CANADA STOCKS-TSX pares weekly decline as interest rate sensitive shares gain

BY Reuters | ECONOMIC | 04/19/24 04:30 PM EDT


TSX ends up 0.5% at 21,807.37


For the week, the index falls 0.4%


Communications sector gains 0.6%


Financials add 0.7%

(Updates at market close)

By Fergal Smith

April 19 (Reuters) - Canada's main stock index edged higher on Friday as energy and interest rate sensitive shares notched gains, with the index outperforming Wall Street and clawing back some of its weekly decline.

The Toronto Stock Exchange's S&P/TSX composite index ended up 98.93 points, or 0.5%, at 21,807.37, its third straight day of gains. For the week, it was down 0.4% after declining 1.6% in the previous week.

The Nasdaq and the S&P 500, two major U.S. benchmark indexes, fell after mixed corporate earnings and amid growing pessimism that the Federal Reserve would cut interest rates soon.

"It's positive to see a bit of a bounce in interest rate sensitive stocks," said Lorne Steinberg, president, Lorne Steinberg Wealth Management Inc. "We are probably going to get an interest rate cut (in Canada) sooner than they will in the U.S."

Money markets see a roughly 50% chance the Bank of Canada will begin easing as soon as June, while they expect the Fed to wait until July or September.

Communication services stocks tend to pay high dividends so they could particularly benefit from a move to rate cuts. The sector rose 0.6%, helped by a gain of 1% for the shares of BCE Inc. (BCEXF)

"We are quite bullish on BCE with a 9% dividend yield which we believe is sustainable," Steinberg said.

Some other high dividend paying stocks, including banks and pipeline companies, also gained ground. The heavily-weighted financials index added 0.7% and Enbridge Inc (ENB) was up 2.8%.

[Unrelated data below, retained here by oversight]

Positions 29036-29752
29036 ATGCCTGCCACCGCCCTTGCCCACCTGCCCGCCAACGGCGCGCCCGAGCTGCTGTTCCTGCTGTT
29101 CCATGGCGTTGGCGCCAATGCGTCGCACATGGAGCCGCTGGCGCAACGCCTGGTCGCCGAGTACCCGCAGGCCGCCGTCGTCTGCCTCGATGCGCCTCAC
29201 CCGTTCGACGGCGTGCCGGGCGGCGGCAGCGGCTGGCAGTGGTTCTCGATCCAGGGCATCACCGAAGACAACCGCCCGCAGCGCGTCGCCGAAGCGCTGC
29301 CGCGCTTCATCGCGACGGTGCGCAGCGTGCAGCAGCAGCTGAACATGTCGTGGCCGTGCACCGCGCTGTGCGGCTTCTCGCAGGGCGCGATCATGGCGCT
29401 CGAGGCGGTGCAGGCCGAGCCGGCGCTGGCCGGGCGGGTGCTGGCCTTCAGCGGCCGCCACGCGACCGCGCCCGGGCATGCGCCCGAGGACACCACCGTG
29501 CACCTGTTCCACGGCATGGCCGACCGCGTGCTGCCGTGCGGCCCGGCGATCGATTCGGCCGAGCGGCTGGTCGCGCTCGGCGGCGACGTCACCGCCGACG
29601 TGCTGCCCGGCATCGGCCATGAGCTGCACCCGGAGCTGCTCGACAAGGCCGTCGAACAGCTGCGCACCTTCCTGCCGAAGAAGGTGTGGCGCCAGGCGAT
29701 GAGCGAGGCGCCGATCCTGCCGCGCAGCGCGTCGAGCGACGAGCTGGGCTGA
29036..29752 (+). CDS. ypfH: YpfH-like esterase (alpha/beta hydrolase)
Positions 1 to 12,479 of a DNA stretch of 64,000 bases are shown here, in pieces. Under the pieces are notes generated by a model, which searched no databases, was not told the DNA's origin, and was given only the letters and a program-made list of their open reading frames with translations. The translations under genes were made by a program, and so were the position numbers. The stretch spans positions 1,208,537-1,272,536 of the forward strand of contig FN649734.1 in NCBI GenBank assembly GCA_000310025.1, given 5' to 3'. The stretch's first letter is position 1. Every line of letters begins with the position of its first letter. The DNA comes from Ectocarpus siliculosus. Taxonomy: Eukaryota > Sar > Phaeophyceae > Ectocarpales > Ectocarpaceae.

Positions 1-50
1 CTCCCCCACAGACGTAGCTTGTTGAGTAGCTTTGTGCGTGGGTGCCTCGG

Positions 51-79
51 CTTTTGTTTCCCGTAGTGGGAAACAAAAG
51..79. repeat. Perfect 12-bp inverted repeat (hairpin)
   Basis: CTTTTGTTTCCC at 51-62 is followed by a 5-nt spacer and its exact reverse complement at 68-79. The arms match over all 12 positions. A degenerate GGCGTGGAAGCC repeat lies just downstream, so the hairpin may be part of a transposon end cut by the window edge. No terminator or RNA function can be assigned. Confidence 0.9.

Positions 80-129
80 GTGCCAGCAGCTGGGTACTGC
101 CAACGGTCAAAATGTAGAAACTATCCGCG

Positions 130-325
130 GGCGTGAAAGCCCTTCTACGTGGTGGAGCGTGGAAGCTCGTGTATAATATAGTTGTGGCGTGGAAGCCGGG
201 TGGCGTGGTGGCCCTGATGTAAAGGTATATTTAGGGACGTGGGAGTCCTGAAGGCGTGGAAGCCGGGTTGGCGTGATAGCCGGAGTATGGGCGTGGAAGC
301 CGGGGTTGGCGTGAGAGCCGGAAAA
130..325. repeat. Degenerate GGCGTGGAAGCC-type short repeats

Energy rose 0.6% as the price of oil settled 0.5% higher at $83.14 a barrel after Iran played down a reported Israeli attack on its soil in a sign that an escalation of hostilities in the Middle East might be avoided.

Technology was the biggest drag on the market, ending 0.7% lower. (Reporting by Fergal Smith in Toronto and Purvi Agarwal in Bengaluru; Editing by Ravi Prakash Kumar and Deepa Babington)

In general the bond market is volatile, and fixed income securities carry interest rate risk. (As interest rates rise, bond prices usually fall, and vice versa. This effect is usually more pronounced for longer-term securities.) Fixed income securities also carry inflation risk and credit and default risks for both issuers and counterparties. Unlike individual bonds, most bond funds do not have a maturity date, so avoiding losses caused by price volatility by holding them until maturity is not possible.

Lower-quality debt securities generally offer higher yields, but also involve greater risk of default or price changes due to potential changes in the credit quality of the issuer. Any fixed income security sold or redeemed prior to maturity may be subject to loss.

Before investing, consider the funds' investment objectives, risks, charges, and expenses. Contact Fidelity for a prospectus or, if available, a summary prospectus containing this information. Read it carefully.